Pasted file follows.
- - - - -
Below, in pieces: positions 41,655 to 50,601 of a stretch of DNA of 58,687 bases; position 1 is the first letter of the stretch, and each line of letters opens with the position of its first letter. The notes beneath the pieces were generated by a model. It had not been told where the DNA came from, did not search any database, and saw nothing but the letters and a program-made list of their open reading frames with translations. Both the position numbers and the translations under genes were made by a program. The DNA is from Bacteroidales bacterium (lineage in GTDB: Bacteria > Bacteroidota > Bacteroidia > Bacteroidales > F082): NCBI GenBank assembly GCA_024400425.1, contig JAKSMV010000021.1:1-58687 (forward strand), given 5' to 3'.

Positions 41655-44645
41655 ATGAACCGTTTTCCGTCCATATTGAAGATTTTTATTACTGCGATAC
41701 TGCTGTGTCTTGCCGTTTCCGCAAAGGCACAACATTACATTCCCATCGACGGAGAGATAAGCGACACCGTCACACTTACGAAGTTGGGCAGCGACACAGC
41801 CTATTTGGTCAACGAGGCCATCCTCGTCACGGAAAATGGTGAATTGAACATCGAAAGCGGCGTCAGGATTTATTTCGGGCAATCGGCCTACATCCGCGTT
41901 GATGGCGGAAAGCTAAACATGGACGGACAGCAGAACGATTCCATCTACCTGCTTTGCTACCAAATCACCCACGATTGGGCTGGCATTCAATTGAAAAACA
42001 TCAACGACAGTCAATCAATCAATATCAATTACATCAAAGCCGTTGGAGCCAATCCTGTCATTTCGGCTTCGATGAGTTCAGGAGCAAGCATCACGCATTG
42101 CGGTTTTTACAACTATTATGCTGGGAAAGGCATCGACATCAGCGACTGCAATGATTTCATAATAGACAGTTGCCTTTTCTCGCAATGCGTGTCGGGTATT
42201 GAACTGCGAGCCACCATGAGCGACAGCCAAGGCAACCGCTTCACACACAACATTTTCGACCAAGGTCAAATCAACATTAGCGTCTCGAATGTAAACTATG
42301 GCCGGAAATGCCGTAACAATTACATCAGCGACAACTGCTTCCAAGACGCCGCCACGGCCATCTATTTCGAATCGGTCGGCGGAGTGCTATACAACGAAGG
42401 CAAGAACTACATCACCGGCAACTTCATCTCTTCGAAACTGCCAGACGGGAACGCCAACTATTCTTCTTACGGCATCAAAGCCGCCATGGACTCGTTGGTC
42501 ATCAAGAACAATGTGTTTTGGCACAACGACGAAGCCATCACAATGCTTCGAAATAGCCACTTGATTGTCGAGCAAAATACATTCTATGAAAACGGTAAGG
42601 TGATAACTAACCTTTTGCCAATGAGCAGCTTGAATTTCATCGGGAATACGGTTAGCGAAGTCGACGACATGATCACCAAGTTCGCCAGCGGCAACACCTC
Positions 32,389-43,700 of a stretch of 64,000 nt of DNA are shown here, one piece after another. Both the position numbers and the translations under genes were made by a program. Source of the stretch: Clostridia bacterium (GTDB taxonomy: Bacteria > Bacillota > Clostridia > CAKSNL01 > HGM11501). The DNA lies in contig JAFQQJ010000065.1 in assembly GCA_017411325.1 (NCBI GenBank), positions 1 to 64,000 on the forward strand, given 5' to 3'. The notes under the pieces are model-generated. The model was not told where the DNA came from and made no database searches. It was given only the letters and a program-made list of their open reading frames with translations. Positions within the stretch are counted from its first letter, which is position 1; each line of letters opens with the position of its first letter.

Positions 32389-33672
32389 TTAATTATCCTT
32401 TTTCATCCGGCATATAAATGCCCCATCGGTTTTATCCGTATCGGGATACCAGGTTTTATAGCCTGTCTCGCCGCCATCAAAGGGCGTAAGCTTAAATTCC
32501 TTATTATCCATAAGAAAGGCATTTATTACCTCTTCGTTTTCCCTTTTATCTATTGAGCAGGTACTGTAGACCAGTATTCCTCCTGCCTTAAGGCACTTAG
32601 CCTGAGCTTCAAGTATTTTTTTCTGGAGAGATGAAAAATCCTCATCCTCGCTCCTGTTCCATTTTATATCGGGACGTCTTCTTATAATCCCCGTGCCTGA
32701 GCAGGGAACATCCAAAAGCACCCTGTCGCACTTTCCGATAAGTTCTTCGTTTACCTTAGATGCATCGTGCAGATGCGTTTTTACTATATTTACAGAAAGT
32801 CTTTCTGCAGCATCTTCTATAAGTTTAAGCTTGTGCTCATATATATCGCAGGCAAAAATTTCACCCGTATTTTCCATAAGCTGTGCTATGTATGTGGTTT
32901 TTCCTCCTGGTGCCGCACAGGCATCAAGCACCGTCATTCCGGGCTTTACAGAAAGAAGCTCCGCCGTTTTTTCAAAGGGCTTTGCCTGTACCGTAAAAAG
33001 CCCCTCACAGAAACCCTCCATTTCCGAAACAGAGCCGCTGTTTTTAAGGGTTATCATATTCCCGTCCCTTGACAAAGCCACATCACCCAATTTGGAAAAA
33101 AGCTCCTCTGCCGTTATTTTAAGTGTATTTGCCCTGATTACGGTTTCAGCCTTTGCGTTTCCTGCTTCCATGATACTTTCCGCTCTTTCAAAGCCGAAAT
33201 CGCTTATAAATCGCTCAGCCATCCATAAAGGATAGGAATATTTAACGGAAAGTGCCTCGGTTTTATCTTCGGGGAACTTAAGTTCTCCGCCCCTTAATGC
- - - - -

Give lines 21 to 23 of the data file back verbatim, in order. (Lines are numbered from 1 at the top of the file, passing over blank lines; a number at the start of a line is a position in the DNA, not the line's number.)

32801 CTTTCTGCAGCATCTTCTATAAGTTTAAGCTTGTGCTCATATATATCGCAGGCAAAAATTTCACCCGTATTTTCCATAAGCTGTGCTATGTATGTGGTTT
32901 TTCCTCCTGGTGCCGCACAGGCATCAAGCACCGTCATTCCGGGCTTTACAGAAAGAAGCTCCGCCGTTTTTTCAAAGGGCTTTGCCTGTACCGTAAAAAG
33001 CCCCTCACAGAAACCCTCCATTTCCGAAACAGAGCCGCTGTTTTTAAGGGTTATCATATTCCCGTCCCTTGACAAAGCCACATCACCCAATTTGGAAAAA